AM: As the play progresses, the undertones of social commentary become more and more pronounced as we are asked to look past the events of the play to the ways in which society seals the destiny of our protagonist. Whereas she is outcast and impoverished from an early age and remains that way throughout, the romantic interest and eventual antagonist of the play who serves as her foil is born handsome and wealthy (he’s descended from English landlords who exploited the Irish poor), and it seems he’s destined to live a long and happy life, no matter what he does to the people around him. Of course, Underneath being the play it is, things are never quite that simple, and when it comes to the destinies of these characters, you never do quite know what’s around the corner. The entire play is riddled with this kind of uncertainty, and for every action there is some greater force beneath the surface, personal or societal, controlling that behaviour.

 

JS: The use of sound throughout the play gives it yet another layer, both literal and metaphysical. When we witness the faithful tragedy which leaves Kinevane’s protagonist so outwardly scarred, the pre-recorded sounds blend unnervingly with Kinevane’s own pagan-esque wails, forming a dissonant cacophony invoking nothing less than sheer terror. Throughout the play, and in particular at the most dramatic moments, a wind-like, unnatural sound jolts the viewer into attention, our protagonist assures us that this is simply the sound of mortal souls being torn between the realms. Through this disturbing and distinctly unmusical use of sound, and the internal mythology attached to it, the play is given an almost claustrophobic atmosphere. Kinevane is alone on stage for the duration of the play, but thanks to this skilful employment of sound effects it feels as though another character, another consciousness is present. The audience finds themselves believing that something unpleasant is always there to face down our friendly protagonist, that darkness is swamping this theatrical experience. In a similar vein, music is used to powerful effect in Underneath. Whether it’s a rhapsodic hymn on the nature of beauty (or society’s idea of it) or a late-night banger at a Dublin disco, the original compositions throughout the play have a guttural, non-linear quality, once again sending the audience’s nerves on edge and emphasising the uncertainty the play seeks to highlight. This becomes even more overwhelming when coupled with the play’s lighting effects, which are nothing short of astounding. Spotlights follow Kinevane around the stage, picking up every hidden thing, every secret that lurks in his path. The contrast between light and shade on stage changes constantly, perhaps symbolising the flippant movement of the line between beautiful and horrific and when it comes to the nightclub scene, as the nameless character finally accepts her inner beauty and dances to her heart’s content, one can clearly witness magic happening on stage. It is not often that one experiences a theatrical treat as vibrant, as depthful, as tender and as terrifying as Underneath, the magic of which,  found both in what is mundane and extraordinary, linger in the mind long after the lights have stopped shining.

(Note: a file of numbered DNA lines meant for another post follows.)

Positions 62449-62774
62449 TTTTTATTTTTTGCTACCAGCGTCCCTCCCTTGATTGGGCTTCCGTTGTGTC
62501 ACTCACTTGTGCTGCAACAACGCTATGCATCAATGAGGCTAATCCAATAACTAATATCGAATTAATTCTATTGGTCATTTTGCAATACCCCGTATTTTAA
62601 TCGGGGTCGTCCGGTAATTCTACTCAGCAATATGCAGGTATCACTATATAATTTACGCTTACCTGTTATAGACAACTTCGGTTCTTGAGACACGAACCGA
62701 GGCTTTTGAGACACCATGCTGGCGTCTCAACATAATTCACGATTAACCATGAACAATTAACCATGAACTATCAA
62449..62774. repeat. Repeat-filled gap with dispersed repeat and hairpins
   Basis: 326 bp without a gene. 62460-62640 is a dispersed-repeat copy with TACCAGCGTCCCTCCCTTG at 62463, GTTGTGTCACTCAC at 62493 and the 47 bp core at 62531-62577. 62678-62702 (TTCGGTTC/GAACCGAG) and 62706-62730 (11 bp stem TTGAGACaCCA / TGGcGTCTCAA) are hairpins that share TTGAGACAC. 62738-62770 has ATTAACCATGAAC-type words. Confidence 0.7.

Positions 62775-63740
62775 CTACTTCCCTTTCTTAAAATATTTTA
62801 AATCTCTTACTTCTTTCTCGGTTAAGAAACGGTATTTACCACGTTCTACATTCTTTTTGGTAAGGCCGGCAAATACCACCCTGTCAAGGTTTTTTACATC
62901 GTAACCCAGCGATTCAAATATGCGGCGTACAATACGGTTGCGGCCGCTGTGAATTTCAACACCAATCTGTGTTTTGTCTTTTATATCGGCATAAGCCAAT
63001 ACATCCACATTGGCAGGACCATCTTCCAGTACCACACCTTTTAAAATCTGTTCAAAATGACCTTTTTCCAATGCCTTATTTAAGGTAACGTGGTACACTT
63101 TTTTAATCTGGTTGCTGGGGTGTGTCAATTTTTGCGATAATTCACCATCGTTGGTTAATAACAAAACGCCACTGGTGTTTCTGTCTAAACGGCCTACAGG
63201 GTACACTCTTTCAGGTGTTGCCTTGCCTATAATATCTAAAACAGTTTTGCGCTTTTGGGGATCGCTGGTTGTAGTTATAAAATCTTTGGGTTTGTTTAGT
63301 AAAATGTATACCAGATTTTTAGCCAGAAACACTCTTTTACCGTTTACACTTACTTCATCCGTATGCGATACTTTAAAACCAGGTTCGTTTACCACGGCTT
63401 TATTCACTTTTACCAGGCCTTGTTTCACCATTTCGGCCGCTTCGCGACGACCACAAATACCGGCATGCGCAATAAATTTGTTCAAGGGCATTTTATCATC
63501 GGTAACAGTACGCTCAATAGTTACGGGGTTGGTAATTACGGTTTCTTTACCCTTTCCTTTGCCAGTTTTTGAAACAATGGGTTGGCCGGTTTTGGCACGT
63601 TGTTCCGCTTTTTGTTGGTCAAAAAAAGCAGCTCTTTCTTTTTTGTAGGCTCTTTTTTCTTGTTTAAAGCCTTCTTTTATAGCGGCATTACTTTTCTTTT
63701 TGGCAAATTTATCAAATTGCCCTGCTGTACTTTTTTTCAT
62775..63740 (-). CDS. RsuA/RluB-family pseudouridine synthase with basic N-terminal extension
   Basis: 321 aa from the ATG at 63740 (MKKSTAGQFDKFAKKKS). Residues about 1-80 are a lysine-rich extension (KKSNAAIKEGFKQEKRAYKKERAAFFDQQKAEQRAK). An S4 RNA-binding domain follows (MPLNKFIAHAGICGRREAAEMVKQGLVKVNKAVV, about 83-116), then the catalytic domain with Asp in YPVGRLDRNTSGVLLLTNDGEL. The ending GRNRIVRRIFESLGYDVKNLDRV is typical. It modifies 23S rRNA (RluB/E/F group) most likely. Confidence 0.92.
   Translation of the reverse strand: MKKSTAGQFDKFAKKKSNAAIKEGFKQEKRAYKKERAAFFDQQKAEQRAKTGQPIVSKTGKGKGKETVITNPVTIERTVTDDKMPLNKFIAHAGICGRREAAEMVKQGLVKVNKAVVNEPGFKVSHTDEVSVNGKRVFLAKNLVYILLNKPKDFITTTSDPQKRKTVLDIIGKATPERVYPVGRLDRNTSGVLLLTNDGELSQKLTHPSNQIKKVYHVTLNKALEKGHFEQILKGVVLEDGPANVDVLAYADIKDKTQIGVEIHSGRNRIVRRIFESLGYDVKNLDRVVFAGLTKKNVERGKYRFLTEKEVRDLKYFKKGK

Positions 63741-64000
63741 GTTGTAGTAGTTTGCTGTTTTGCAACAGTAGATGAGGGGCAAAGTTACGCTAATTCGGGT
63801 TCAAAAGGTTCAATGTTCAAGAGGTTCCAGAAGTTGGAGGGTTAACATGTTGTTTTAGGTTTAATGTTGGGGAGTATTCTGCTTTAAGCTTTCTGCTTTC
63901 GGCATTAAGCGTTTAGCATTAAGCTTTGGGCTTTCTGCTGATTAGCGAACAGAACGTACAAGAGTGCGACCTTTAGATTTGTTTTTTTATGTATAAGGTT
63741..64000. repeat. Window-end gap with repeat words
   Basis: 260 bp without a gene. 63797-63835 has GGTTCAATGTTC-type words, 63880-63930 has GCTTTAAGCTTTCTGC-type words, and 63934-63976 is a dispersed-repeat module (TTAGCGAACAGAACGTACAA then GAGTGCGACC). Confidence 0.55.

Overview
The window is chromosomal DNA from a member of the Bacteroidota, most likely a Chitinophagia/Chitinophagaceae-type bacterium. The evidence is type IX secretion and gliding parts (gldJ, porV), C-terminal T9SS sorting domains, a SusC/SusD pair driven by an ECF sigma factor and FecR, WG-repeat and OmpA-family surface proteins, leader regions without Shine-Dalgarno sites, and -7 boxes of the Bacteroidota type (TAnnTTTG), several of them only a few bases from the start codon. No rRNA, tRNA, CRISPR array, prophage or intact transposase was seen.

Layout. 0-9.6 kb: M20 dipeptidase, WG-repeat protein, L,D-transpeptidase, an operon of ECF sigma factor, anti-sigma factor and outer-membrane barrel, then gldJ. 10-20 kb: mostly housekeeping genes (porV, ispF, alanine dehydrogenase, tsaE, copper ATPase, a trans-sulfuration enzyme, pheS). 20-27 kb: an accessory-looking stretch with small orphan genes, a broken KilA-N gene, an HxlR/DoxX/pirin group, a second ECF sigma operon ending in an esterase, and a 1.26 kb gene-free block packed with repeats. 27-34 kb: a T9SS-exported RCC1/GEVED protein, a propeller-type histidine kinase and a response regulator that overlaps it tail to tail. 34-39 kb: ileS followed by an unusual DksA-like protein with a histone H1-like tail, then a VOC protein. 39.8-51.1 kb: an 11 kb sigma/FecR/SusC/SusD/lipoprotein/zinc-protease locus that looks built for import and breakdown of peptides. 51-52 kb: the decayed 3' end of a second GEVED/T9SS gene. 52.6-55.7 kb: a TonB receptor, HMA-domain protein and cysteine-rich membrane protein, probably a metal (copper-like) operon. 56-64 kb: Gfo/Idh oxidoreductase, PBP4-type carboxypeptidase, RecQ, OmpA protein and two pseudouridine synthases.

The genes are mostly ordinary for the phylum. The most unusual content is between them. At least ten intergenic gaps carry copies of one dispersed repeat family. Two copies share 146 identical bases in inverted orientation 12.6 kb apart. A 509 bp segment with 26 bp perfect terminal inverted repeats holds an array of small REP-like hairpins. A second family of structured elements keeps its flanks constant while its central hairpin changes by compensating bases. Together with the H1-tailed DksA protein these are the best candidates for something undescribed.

AM: Full disclosure, at points in this review, we may have been a little bit more than fair in our praise for this play. The reason for this is that writer/performer Pat Kinevane gave a post-show for the youth theatre, and it’s safe to say we fell in love with him. In his response to almost all the questions he graciously answered for us, he seemed to have one message he wanted us to take home: stay true to your artistic sensibilities. There are people who would rather pretend they can make sense of every facet of a Beckett play than admit that they enjoy the uncertainty of not knowing what’s going on. If this mistake sounds familiar it’s because it’s what I’ve been doing for this entire essay. In its two hours Underneath plunges the depths of love and beauty and class and destiny and for all we can say about the production in 1,500 words or less, this play serves a reminder that it can never be enough. Many people walked out of the theatre not minding that they weren’t able in those two hours to unpick all the thoughts that Kinevane had spent weeks and months writing down, and I think that’s ok. If it was compelling and emotive and it made them see the world in a different light, then it appealed to their artistic sensibilities on a different level. But if there’s one message I took home from this play, it’s that we need to remember- with art as with people- that if we want to do justice to what we are shown by others, we must stop to look closer, to think past our first impressions, to find the hidden depth of meaning, underneath it all.